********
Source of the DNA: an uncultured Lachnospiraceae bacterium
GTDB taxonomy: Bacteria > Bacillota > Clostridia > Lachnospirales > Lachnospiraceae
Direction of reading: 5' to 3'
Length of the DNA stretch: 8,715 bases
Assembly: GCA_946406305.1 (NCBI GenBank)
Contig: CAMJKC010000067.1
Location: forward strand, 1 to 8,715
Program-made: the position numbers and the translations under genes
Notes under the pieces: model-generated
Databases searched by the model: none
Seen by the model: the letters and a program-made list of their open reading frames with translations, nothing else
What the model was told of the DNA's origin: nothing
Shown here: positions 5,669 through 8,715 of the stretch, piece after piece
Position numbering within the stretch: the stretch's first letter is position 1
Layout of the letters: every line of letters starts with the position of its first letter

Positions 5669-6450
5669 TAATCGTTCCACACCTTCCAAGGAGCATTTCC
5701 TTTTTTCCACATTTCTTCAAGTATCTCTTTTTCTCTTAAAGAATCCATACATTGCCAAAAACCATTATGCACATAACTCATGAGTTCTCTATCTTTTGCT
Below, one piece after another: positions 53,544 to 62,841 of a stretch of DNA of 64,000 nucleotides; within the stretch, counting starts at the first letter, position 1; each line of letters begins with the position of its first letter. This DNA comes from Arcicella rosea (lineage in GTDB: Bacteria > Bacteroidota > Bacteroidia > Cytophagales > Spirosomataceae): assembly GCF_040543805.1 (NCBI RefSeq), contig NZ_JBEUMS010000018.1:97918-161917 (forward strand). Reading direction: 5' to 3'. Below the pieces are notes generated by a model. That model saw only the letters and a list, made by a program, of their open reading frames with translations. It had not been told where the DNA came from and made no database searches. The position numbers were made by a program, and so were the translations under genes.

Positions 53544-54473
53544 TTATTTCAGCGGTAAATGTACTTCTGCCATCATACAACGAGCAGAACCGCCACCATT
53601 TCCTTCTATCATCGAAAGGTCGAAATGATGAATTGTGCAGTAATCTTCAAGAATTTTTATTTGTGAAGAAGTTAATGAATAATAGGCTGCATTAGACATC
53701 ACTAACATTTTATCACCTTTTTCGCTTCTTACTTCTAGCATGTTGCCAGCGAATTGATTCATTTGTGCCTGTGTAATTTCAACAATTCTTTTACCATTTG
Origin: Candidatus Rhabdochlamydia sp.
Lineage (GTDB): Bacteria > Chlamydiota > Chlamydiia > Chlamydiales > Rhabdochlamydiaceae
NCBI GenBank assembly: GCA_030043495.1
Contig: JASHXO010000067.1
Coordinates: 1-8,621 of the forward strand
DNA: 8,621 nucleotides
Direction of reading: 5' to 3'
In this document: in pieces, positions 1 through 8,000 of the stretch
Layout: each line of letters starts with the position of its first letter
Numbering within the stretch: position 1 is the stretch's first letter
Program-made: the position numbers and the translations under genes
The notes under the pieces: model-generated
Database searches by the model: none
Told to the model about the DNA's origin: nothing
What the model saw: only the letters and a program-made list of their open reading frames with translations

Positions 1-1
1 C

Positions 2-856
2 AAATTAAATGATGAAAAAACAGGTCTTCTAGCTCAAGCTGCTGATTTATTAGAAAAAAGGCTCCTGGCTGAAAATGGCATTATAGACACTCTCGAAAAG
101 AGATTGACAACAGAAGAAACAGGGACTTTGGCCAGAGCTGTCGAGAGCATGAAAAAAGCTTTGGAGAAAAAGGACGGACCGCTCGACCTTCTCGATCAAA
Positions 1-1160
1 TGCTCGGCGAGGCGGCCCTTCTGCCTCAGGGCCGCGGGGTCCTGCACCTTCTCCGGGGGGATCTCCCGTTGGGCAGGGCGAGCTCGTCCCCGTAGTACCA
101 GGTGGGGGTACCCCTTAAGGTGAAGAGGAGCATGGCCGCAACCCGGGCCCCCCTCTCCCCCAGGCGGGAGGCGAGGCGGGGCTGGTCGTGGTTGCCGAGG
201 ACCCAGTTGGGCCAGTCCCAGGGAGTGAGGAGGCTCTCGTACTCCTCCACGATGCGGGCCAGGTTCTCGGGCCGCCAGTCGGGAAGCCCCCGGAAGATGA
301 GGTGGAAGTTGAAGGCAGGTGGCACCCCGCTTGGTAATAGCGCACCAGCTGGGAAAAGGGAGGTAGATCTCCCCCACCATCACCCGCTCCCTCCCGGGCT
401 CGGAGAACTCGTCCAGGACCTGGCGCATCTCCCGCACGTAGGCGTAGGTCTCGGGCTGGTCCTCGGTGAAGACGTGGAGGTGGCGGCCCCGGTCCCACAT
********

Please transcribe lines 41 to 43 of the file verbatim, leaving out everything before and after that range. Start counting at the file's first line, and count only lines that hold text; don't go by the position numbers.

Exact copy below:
Positions 2-856
2 AAATTAAATGATGAAAAAACAGGTCTTCTAGCTCAAGCTGCTGATTTATTAGAAAAAAGGCTCCTGGCTGAAAATGGCATTATAGACACTCTCGAAAAG
101 AGATTGACAACAGAAGAAACAGGGACTTTGGCCAGAGCTGTCGAGAGCATGAAAAAAGCTTTGGAGAAAAAGGACGGACCGCTCGACCTTCTCGATCAAA